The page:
The Center for Medicare and Medicaid Services on Thursday released a 26-page proposed rule that would open up healthcare visitation and decision-making rights for same-sex couples. The rule, if finalized, would require that Medicare and Medicaid providers and suppliers recognize same-sex spouses as a condition for participation in the programs, and would apply to hospitals, long-term care facilities, ambulatory surgical centers, community mental health centers and hospice providers.
The proposed rule comes in response to the 2013 Supreme Court decision abrogating a ban on federal benefits for same-sex couples.
"We propose to revise the definition of 'representative' to provide that a same-sex spouse in a marriage that was valid in the jurisdiction in which it was celebrated must be treated as a 'spouse,'" the rule reads.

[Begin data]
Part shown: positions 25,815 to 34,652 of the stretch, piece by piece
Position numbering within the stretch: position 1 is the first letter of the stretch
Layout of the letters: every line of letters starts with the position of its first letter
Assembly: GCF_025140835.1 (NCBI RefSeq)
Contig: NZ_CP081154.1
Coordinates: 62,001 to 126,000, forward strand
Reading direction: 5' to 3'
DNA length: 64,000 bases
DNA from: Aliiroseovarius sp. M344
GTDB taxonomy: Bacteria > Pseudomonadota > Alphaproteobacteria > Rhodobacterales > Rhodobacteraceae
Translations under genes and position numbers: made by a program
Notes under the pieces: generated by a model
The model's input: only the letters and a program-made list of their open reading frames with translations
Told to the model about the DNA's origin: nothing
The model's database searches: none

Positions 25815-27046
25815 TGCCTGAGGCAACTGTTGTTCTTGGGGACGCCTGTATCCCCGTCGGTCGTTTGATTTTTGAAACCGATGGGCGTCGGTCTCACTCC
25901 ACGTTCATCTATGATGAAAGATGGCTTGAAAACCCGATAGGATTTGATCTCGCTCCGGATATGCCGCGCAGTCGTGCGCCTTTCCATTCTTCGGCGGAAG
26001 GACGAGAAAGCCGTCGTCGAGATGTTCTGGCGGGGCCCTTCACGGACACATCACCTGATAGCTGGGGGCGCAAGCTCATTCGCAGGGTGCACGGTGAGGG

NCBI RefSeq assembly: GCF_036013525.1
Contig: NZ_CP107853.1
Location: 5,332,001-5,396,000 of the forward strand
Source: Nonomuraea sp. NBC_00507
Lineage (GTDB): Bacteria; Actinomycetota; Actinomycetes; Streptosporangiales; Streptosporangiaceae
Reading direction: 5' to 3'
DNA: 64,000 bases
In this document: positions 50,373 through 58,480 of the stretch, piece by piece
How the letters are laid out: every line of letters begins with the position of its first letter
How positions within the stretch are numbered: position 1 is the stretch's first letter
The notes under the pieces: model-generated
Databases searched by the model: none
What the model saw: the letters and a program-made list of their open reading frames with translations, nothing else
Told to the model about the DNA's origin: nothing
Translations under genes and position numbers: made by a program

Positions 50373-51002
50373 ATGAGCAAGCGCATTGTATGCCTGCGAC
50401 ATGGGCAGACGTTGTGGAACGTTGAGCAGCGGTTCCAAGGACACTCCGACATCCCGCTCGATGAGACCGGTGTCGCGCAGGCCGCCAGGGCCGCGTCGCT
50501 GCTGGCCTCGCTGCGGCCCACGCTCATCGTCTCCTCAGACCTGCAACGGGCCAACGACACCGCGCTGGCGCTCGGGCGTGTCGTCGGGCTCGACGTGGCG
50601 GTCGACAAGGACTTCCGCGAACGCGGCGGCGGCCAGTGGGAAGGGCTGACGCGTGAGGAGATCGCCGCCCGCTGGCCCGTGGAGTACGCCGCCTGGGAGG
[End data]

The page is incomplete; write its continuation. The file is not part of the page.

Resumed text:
This is one more stepping-stone on the path to equality in response to the Court's decision in United States v. Windsor. It follows similar action by CMS in April, when the agency announced that it would begin accepting Medicare enrollment requests from same-sex spouses.
CMS will accept comments for 60 days before finalizing the rule.
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